D’Angelo – Chicken Grease

Michael Eugene Archer (born February 11, 1974), better known by his stage name D’Angelo (pronounced dee-Angelo), is an American R&B and neo soul singer-songwriter, multi-instrumentalist and record producer. He is known for his production and songwriting talents as much as for his vocal abilities, and often draws comparisons to his influences, Marvin Gaye, and Prince. D’Angelo was one of the most influential artists during the rise of the neo soul movement.

Voodoo is the second studio album by American recording artist D’Angelo, released on January 25, 2000, by Virgin Records. Recording sessions for the album took place during 1998 to 1999 at Electric Lady Studios in New York City, featuring an extensive line-up of musicians associated with the Soulquarians musical collective. Produced primarily by D’Angelo, Voodoo features a loose, groove-based funk sound and serves as a departure from the more conventional song structure of his debut album, Brown Sugar (1995). The album features lyrical themes regarding spirituality, love, sexuality, growth, and fatherhood.

Amid heavy promotion and an anticipated release, the album was released to commercial and critical success. It debuted at number one on the US Billboard 200, selling 320,000 copies in its first week, and spent 33 weeks on the chart. It was promoted with five singles, including the hit single „Untitled (How Does It Feel)“, whose music video garnered D’Angelo mainstream attention and controversy. Upon its release, Voodoo received general acclaim from music critics and earned D’Angelo several accolades. It was named one of the year’s best albums by numerous publications.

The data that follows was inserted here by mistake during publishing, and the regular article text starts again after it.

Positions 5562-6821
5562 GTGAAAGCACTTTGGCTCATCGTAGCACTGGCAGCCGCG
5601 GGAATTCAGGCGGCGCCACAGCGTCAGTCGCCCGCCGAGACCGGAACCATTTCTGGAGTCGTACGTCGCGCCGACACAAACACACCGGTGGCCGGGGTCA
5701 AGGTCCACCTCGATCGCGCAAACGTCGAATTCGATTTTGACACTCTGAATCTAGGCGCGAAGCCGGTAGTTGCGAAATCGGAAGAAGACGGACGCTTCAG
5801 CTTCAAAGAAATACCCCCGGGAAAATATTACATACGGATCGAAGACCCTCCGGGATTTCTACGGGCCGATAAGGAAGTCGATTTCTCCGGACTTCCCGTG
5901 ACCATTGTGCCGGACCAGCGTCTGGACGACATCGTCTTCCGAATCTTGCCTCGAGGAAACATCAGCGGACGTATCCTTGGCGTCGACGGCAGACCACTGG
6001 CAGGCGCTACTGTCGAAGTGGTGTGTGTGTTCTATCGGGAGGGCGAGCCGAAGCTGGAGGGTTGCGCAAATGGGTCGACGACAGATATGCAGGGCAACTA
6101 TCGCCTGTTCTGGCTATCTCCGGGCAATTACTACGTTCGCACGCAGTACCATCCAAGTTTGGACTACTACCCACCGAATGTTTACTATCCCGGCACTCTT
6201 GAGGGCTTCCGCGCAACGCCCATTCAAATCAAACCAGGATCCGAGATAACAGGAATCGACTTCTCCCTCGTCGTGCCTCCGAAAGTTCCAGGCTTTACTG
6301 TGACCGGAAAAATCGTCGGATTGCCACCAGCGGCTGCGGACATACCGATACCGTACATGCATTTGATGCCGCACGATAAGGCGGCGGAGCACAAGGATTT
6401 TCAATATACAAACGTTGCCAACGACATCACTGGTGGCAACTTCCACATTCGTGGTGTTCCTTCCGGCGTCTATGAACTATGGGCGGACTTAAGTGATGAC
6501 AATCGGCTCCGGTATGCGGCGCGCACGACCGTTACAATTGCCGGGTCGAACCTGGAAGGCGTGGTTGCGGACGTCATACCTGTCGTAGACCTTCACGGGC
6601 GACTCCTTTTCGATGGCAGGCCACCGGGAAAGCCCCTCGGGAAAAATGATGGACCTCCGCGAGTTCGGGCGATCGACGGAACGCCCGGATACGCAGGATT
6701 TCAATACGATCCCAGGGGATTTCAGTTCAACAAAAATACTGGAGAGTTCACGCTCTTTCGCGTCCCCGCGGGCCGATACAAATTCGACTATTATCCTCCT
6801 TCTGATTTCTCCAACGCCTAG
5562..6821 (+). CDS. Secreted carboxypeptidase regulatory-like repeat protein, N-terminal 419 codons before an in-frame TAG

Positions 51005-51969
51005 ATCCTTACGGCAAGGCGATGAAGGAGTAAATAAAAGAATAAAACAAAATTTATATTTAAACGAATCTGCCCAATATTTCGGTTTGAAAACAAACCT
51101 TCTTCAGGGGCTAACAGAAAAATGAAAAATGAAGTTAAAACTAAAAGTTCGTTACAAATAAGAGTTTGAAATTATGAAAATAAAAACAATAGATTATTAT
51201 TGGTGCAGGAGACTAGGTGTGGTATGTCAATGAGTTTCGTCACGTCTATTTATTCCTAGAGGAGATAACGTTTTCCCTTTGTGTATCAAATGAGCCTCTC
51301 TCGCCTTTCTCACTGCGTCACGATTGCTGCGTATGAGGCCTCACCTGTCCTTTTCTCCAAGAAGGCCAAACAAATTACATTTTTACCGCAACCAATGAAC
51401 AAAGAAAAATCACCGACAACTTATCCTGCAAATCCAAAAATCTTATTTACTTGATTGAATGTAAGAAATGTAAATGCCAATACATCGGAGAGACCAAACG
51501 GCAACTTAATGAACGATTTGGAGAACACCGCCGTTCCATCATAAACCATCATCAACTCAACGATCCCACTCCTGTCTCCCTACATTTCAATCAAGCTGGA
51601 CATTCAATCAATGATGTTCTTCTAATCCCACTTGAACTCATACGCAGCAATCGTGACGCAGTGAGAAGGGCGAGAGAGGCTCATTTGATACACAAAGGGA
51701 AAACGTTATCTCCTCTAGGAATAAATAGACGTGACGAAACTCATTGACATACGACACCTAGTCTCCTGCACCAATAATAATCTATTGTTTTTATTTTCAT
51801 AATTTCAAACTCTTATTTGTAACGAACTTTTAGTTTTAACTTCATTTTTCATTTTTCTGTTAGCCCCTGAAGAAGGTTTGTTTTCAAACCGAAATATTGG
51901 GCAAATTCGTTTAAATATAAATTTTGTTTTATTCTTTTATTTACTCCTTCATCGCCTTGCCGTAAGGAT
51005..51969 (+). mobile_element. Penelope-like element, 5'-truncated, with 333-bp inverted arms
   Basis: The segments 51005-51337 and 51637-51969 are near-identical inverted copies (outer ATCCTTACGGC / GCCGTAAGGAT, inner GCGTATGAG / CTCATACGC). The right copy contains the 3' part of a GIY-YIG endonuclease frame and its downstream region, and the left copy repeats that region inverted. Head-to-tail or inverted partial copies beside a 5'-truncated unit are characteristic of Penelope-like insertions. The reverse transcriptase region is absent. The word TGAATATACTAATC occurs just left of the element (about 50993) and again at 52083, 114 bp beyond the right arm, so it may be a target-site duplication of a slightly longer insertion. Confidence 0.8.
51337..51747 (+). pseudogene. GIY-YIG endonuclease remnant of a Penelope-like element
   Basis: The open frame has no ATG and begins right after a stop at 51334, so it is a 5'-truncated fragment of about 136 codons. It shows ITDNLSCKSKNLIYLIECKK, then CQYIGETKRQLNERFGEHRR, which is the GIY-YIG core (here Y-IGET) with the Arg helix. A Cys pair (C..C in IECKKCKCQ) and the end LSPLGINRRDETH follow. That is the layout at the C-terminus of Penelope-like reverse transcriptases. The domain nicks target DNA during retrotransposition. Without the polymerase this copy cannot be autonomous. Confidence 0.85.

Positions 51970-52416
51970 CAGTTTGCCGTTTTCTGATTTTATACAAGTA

The album is D’Angelo’s last studio album prior to a sabbatical period of legal controversies and absence from the music scene, following the end of the album’s international supporting tour in late 2000. While successful early on, the tour eventually became marked by concert cancellations and D’Angelo’s personal frustrations. Voodoo has been regarded by music writers as D’Angelo’s best work and a creative milestone of the neo soul genre during its apex. It has sold over 1.7 million copies in the United States and has been certified platinum by the Recording Industry Association of America (RIAA).

The sparse funk song „Chicken Grease“ has lyrics advising against acting „uptight“, and it features D’Angelo referencing the line „I know you got soul“ from Eric B. & Rakim’s song of the same name (1987). It contains an ambiguous harmony and bass by Pino Palladino, who evokes the playing style of James Jamerson, with spontaneously improvised variations-on-a-theme parts that sit back „in the pocket“. The track was originally intended for Common’s Like Water for Chocolate, but D’Angelo offered Common the song „Geto Heaven Part Two“ as a trade. „Chicken Grease“ is named after a technical term that musician Prince used for his guitarist to play a 9th minor chord while playing 16th notes. The song contains background voices, which one writer described as „omnipresent party people channeled in from ‚What’s Going On‘ and ‚Voodoo Chile‘, laughin and carryin on all over“. Co-written by D’Angelo’s former girlfriend, singer Angie Stone,

Pino Palladino (born 17 October 1957) is a Welsh bass guitarist who gained fame playing primarily rock and roll, blues rock, and rhythm and blues music, although he has been lauded for his ability to play most genres of popular music, including jazz, neo soul, and funk. His career has spanned several ensembles, including the John Mayer Trio and The RH Factor, a band mixing elements of soul, jazz and R&B, which he formed with jazz trumpeter Roy Hargrove. He was also Pete Townshend’s and Roger Daltrey’s first choice to fill the position left by John Entwistle as the bassist for The Who. Adding to an eclectic grasp and melodic approach on his instrument, he has become one of the most sought-after session players on the bass and has played on a large number of recordings by some of the world’s most successful entertainers, in part, by mastering a variety of techniques on both his late 1970s fretless Music Man StingRay bass guitar and, later in his career, adding fretted Fender Precision and Jaguar basses. His playing has earned him custom instruments bearing his name.

[From Wikipedia]

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